Wednesday, August 31, 2011

Low man wins......

There comes a point during the dog days of summer as we inch closer to the beginning of the season where many fans hang on any information that is not hypothetical semantics. By this point If…then statements are integral parts of conversations when trying to size up the upcoming fall. I came across an article written by Charleston Post and Courier reporter and Clemson beat writer Travis Sawchick on Clemson center Dalton Freeman that provided a confirmation and a glimmer of hope.

Given the attention we give to recruiting classes, starting quarterbacks, running backs, receivers, linebackers, corners, it is easy for the big uglies along the offensive line to get lost in the shuffle. This article is one I would imagine many people would likely to gloss over due to the mundane nature of offensive line play. Clemson’s line play during the past 13 seasons has often left something to be desired. I can recall early in Tommy Bowden‘s tenure when the line was under the tutelage of Ron West that we saw the offensive line play football the way it is meant to be played. Many Tiger fans will remember the 2006 season and the line that included Nathan Bennett, Dustin Fry and Roman Fry. Lets be frank with each other, the offensive line at Clemson has been soft as a baby’s bottom for quite some time now.

I have been screaming from the rafters about this for sometime. I assure you folks in Section E in Death Valley can vouch for my meltdowns along with people who have had the pleasure of being around me at road games. How many times have we watched Clemson offenses stumble in 3rd and short situations?

The most sickening moment that stands out in my mind was the 2004 game against Georgia Tech. It had been a typical Clemson-Georgia Tech slugfest that found the Tigers up by less than a touchdown with under five minutes to go. Tech had punted and all Clemson had to do was get one first down and game over. North Augusta product Reggie Meriwether gains 9 yards easy on first down. Everyone in the stadium was feeling good. 2nd and 1, this is all but a formality right? In the words of Lee Corso, “Not so fast my friend”. 2nd and 1 out of a tight formation Clemson hands off up the middle and the running back is stuffed for a short gain. Ok, give the Tech defense credit they bowed up and made a stand but 3rd and less than 1, no problem. We get the first down, I am on my way back to Atlanta to gloat at church with my orange tie on. 3rd and 1, I am squirming in the stands like I usually do but still confident that I will be able to exhale and we will all go home happy. The quarterback hands off to the running back and he is stuffed for a short loss. It is now 4th down, deep in our own territory and we have to punt. In a matter of 2 plays the crowd went from near jubilation to having their rectal area puckered. Remember Clemson had 2nd and 1 with an opportunity to seal the game and could not convert.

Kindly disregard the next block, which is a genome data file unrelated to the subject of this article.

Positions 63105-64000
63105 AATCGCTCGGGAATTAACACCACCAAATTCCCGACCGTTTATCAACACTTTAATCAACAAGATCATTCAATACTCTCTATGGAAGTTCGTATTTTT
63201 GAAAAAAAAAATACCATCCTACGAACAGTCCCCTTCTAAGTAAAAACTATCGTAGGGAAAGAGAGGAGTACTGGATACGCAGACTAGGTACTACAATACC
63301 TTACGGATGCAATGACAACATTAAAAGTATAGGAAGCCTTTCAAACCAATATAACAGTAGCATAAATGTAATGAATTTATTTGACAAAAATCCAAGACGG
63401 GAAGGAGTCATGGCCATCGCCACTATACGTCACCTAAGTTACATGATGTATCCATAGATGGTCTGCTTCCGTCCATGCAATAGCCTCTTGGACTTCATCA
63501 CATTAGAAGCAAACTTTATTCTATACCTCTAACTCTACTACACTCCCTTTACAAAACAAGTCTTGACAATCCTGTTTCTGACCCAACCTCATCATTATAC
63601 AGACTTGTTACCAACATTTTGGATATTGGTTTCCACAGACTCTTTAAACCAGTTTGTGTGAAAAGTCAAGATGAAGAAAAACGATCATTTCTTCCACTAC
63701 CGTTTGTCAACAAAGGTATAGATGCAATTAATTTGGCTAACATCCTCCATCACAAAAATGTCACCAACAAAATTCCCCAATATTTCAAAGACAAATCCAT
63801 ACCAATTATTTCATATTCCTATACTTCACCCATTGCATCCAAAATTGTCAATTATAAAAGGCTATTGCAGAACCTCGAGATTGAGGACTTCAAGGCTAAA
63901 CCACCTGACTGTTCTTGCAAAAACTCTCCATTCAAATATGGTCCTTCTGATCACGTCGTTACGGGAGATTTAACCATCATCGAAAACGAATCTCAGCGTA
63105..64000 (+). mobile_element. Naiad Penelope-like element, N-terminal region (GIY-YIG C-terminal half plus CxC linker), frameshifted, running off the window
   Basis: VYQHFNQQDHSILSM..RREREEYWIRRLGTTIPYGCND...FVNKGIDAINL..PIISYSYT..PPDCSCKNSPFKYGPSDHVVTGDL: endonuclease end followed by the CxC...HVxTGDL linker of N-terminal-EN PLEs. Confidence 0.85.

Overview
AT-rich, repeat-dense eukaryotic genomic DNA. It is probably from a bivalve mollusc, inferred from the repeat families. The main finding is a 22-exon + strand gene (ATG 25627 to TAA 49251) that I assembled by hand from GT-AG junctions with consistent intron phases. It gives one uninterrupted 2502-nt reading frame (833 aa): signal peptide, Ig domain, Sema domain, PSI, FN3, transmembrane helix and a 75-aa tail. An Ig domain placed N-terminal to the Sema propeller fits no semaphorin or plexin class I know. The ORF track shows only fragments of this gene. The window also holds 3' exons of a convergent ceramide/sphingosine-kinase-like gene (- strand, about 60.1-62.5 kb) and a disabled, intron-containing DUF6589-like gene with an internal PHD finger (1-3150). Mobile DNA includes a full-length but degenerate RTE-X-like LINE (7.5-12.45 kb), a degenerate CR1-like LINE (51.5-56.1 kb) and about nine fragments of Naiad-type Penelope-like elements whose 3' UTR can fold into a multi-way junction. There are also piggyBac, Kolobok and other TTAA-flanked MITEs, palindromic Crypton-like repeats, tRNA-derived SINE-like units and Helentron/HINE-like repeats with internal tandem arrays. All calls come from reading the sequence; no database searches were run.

My good friend @jeffbaltes knows what ensued on 4th down and Tech’s first play from scrimmage. On a side note he has a wonderful story about that game and the closing moments of that infamous game that you should ask him about.

It is moments like 2004 Georgia Tech that stick in the craw of Clemson fans. While the instances escape me. The frustration of not being able to sustain drives, being able to convert in key situations however does not.

There is a quote in Sawchick’s article where Dalton Freeman makes an important statement regarding new offensive line coach Robbie Caldwell. It is a quote that if you know the game of football or watched Clemson play over the last 15 years, you might set yourself on fire.

Freeman says in reference to Caldwell, “He’s a real old-school type of coach. Coach Scott was very detailed; he was into some of the more modern techniques as far as (angle blocking) and getting the right hand placement”. Freeman continues, “Coach Caldwell is more old-school: straight off the ball, hit them in the mouth and knock them out.”

This confirms the realness of the Twilight Zone that Clemson fans have been living through since the departure of Rich Rodriguez is that we have been SOFT along the offensive front. That softness hit a fever pitch when the offense was under the leadership of Rob Spence. We were the softest, most poorly coached zone blocking team in the nation. I still have nightmares of watching Clemson offensive linemen twisting one direction, while either catching a defender as he drives them back into the backfield or knifing through the gap created and making a play in the backfield.

You cannot play paddy cake on any level of football, especially FBS football. We have been subjected to rhetoric year after year from the head coach. I could give a presser right now, “This team needs to get tougher” a coach continues, “we are working on becoming a more physical football team.” With all due respect, you ain’t worried about being tough or physical when you are worried about taking the right steps and your hand placement. I do know enough about football that you have to play with good feet and excellent handwork but you know what I am talking about.

We are in an era of the spread offense, where so much attention is given to skill players but there is a timeless aspect of the game that has not changed and will never change and that is the team who is able to control the line of scrimmage is going to win the football game. It does not matter what type of offense you run, it all starts upfront, you can have the perfect play called but if your line cannot hold up, you never have a chance.